We cannot avoid the impression that all three members of this tragic triangle are less-than sterling characters; the Egyptian is clearly the most evil character in the scene, taking advantage of his position of power over those under his thumb. The husband is described as an officer of his fellow slaves; this is not a position to which men were appointed because of their high moral standards or their popularity among the Israelites. This was an abusive position, held by men who were able and apparently willing to force their fellow Jews to obey the Egyptian taskmasters. It is unlikely that he was beloved by his people, nor would any of the Israelites have been likely to go out on a limb in his defense. Nonetheless, even this officer is seen by Moshe as a brother. Moshe's commitment to justice, as well as his commitment to protecting every Jew, was uncompromising, unparalleled. Moshe takes action; he steps in to save this Jewish officer from being beaten to death, killing the Egyptian taskmaster. Later, when Moshe again intercedes to try to stop an altercation between two Jews, his previous action is thrown back in his face:

And when he went out the second day, behold, two men of the Hebrews struggled together; and he said to the one who did the wrong, 'Why do you strike your fellow?' And he said, 'Who made you a prince and a judge over us? Do you intend to kill me, as you killed the Egyptian?' And Moshe feared, and said, 'Certainly this thing is known.' (Shmot 2:13-14)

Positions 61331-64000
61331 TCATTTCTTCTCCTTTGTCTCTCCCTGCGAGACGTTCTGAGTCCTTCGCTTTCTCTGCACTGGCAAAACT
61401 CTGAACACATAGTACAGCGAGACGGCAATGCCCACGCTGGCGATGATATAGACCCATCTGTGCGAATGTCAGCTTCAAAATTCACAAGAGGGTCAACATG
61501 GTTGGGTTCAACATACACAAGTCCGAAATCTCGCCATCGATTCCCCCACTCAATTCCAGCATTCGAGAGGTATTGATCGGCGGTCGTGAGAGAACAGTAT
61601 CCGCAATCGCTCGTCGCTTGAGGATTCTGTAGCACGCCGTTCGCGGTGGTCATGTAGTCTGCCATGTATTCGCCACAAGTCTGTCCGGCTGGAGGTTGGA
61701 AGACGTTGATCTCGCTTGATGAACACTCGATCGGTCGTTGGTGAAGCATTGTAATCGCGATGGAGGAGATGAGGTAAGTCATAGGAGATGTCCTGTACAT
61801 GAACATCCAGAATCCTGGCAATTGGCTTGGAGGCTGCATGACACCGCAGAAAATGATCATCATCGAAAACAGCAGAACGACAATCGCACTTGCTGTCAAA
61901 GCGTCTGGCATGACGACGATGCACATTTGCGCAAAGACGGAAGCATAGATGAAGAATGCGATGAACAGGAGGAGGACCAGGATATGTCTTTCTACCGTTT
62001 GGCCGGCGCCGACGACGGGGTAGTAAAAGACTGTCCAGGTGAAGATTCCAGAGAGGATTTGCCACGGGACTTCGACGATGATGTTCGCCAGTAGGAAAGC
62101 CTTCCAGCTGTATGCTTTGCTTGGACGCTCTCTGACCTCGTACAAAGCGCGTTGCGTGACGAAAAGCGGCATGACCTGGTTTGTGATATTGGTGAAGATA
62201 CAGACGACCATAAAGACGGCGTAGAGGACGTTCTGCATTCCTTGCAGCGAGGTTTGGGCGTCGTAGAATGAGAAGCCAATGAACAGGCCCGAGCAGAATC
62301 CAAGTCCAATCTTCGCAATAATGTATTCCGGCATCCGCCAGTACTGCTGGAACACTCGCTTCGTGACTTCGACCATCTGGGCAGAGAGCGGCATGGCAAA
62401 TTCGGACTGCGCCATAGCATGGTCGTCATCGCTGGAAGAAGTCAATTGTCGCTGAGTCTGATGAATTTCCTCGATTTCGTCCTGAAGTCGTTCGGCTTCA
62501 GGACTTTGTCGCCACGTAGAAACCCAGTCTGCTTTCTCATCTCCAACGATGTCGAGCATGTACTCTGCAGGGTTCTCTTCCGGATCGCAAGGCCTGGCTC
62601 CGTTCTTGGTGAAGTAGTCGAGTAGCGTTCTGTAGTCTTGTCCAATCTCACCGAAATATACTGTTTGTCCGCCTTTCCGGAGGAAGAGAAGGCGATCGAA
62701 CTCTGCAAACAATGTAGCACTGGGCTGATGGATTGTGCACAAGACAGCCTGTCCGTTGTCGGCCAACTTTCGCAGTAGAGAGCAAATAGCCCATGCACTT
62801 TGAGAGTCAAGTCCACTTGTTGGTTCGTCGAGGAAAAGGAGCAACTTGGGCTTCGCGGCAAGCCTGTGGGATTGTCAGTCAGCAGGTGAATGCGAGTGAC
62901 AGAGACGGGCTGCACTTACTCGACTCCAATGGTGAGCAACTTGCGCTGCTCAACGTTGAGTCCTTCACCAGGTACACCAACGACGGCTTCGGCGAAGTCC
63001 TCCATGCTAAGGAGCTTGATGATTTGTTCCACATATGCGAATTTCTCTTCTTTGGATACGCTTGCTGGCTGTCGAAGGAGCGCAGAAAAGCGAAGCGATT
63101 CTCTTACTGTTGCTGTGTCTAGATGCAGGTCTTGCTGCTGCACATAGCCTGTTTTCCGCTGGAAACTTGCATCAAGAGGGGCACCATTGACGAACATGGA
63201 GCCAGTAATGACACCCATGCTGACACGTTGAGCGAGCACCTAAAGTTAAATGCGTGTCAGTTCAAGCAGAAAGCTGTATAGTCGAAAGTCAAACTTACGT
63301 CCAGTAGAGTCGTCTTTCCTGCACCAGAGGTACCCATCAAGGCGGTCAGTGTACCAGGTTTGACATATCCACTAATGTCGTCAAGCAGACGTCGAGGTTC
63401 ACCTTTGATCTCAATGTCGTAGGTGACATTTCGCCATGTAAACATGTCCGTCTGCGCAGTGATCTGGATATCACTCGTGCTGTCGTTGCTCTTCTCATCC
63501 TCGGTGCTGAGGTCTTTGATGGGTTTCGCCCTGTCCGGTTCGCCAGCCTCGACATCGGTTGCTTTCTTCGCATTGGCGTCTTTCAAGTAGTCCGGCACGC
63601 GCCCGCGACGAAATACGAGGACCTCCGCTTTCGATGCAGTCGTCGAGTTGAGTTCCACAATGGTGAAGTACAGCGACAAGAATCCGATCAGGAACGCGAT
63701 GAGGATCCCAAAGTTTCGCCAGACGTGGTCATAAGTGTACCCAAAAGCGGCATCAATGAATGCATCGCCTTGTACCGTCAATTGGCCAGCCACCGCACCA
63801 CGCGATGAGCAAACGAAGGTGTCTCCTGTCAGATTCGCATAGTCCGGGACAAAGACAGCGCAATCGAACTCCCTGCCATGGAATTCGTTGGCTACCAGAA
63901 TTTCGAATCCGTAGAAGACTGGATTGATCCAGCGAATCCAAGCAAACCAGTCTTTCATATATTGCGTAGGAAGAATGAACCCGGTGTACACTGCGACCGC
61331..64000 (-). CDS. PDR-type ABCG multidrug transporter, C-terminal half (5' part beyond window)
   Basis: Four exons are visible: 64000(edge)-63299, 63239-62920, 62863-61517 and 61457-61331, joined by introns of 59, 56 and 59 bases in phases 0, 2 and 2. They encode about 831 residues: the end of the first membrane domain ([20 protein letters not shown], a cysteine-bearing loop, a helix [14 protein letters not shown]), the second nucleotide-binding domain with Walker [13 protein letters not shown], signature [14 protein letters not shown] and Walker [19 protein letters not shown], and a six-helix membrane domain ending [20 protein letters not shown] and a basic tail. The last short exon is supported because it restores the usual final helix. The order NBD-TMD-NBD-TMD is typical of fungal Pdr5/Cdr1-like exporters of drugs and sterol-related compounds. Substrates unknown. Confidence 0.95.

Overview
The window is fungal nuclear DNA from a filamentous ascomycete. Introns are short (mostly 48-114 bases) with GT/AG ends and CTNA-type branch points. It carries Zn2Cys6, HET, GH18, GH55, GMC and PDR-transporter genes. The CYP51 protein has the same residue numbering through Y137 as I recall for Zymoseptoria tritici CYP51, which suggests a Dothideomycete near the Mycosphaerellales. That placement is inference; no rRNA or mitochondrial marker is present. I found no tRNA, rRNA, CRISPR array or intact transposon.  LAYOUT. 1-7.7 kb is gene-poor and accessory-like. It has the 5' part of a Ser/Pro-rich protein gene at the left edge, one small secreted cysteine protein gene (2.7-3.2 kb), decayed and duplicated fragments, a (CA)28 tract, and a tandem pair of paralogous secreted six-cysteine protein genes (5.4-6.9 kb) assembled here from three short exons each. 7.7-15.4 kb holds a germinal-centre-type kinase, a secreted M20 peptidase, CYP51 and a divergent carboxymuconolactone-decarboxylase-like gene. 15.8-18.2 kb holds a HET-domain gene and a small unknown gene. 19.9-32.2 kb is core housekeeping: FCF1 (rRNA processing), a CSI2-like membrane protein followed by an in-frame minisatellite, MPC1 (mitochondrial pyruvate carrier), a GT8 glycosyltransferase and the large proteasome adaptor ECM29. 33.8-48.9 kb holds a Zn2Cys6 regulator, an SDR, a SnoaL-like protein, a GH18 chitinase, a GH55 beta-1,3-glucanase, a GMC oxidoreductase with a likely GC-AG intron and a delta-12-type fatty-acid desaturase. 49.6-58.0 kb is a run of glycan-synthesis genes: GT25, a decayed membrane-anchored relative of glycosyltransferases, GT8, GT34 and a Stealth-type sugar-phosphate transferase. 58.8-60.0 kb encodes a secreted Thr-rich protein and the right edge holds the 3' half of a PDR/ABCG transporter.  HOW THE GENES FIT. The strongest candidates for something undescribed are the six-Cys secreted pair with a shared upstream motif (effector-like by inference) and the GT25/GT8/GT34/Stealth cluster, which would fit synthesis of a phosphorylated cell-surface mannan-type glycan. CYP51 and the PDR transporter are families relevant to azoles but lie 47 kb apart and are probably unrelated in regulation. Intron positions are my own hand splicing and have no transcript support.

According to the Midrash, the two who were fighting on the second day were Datan and Aviram, two provocateurs known primarily for their activities in the desert.

And he went out the second day, and behold, two men of the Hebrews were striving together (ib. 13). This refers to Datan and Aviram, whom he calls 'striving' on account of their subsequent record; for it was they who said this thing; it was they who left over of the Manna; they it was who said: 'Let us appoint a leader and return to Egypt' (Bamidbar 14:4). It was they who rebelled at the Red Sea. (Shmot Rabba 1:29)

At almost every turn in the desert, whenever trouble brewed, Datan was on the scene, and this midrash informs us that this was nothing new: The two men whom Moshe saw fighting in Egypt were none other than Datan and Aviram. When we add this information to another midrash concerning Datan's background, the scene becomes even more charged: According to the midrash, the reason Datan knew of Moshe having killed the Egyptian in order to save a Jew, was because Datan was that Jew. The Midrash explains that Datan was the husband of Shlomit, the daughter of Dibri.